Noah Chani grew up surrounded by vintage sports jerseys.
They would hang up all around his room. The walls — and even the ceiling — were covered in them, and Chani added more to his collection every time he and his father would hit up local thrift shops.
But the 23-year-old Saratoga Springs resident didn’t expect his love for jerseys to one day blossom into the business opportunity it since has. In the coming weeks, Chani is opening his storefront for a business he’s been running for years online, Vintage Thrift NY. In just the last year of business, Chani estimates he’s re-sold about 1,000 pieces — hats, jerseys, sweatshirts, T-shirts — that he once purchased from local thrifts for far less. And that’s only online.
Chani, a SUNY Oneonta graduate, said that between his freshman and sophomore year in college, he took a year off. He was unhappy in his pursuit of a political science degree, so he decided to backpack in Europe and Africa for a break. During his travels, as he scrolled through social media in his free time, he started to realize that Instagram could be used as a shopping platform.
“It occurred to me, I had all this stuff, why not give it a try? I created the account that I have now,” Chani said. “Since then, I’ve figured it out and gotten into a groove. It’s all about being consistent.”
When his junior year of college rolled along, and as he lived next door to a Salvation Army, he began to thrift more regularly and he would post images of clothes on marketplace app Depop to make a profit and upload them to his Instagram account.
It was more of a side-hustle until March 2020, Chani said, when he got let go from his job running youth basketball tournaments.
“I was like, ‘I’m just gonna go hard and see what I can do,’” Chani said. “It’s grown a lot since then.”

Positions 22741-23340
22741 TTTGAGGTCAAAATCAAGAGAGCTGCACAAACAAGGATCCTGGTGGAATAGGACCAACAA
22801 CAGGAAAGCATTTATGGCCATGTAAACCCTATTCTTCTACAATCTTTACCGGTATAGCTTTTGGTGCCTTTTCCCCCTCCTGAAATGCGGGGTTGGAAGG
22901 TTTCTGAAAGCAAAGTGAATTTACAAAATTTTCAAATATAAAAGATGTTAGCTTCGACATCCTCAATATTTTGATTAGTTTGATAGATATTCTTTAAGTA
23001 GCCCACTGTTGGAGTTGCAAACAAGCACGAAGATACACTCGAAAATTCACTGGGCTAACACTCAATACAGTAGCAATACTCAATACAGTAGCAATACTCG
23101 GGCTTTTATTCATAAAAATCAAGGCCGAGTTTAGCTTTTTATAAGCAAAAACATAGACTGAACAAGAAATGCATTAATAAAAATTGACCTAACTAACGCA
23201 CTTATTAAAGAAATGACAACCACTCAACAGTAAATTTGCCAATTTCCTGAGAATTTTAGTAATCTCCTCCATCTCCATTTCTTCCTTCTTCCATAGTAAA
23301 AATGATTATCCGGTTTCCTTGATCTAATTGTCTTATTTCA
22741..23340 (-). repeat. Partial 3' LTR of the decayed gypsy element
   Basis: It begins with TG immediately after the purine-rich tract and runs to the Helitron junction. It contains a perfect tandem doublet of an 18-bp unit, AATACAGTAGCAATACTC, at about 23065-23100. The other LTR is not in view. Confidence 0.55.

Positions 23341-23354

The thrifter’s account — @vintagethriftny — has since earned over 5,000 followers as Chani shows off all of his findings and lists them for sale both there and on his site vintagethriftny.com. There’s vintage Champion jerseys, like one of Shaquille O’Neal’s that he’s selling for $70. There’s an old-school Buffalo Bills chalkline jacket running for $215. There are also several old Nascar tees for about $20 a piece.
“I don’t buy anything online,” Chani said. “I’m from the roots, I refuse to do it. I’m in a group chat with a bunch of other resellers who snipe on EBay. It’s cool, but I get adrenaline from flipping through a thrift store and finding something crazy. I love the idea of never knowing what you’re going to go into a shop on any given day and find.”
Now, he plans to bring that same feeling to shoppers in Saratoga Springs. While the prices of his items vary and aren’t necessarily the prices you’d find at a thrift, he still wants the shopping experience to be affordable to his customers, who he said are mainly in the 15 to 35 age demographic. And he tries his best to keep up with the trends.
Currently, Chani sees vintage Disney shirts making a bit of a comeback, with one in his collection running for over $400 online.
“Over time, you learn the tags and how to date things based on the tags, the stitching, all that sort of stuff,” Chani said.
Through the pandemic, Chani has found his way into graphic design; something that was a passion of his for a long time. That, too, has increased his following.
“When I lost my job, I was like ‘I’m gonna learn this,” he said. “It came into play, because my Instagram following grew like crazy. I would have my girlfriend take a picture of me, and I would photoshop my head out of the picture to make it look like it was a headless character.”
His personal favorite thrift find has been a Lithuania Basketball T-shirt from the 1992 Olympics, when the team was sponsored by the Grateful Dead, which donated money for the team to play. For a lot of people, Chani said, thrifting can be a history lesson.
“There’s so much you can learn from thrifting,” he said.
With his shop — soon to be located at 30 Beekman St. — Chani hopes to offer more than just thrifting. He and business partner, Hunter Stratton, are also including a screen-printing service on one side of the storefront, separated by barn doors, while the other side will house the vintage products.
Chani said he’s got some smaller elements of the store to tweak — like making those barn doors — before starting to spread the word about his business. But he’s hopeful about the turnout. After all, he’s run an online store for so long and has built a following with people across the country, not just in the Capital Region.
“I just want to give people a sustainable way in this area to have cool clothes and express themselves through their clothing, the way they want to.”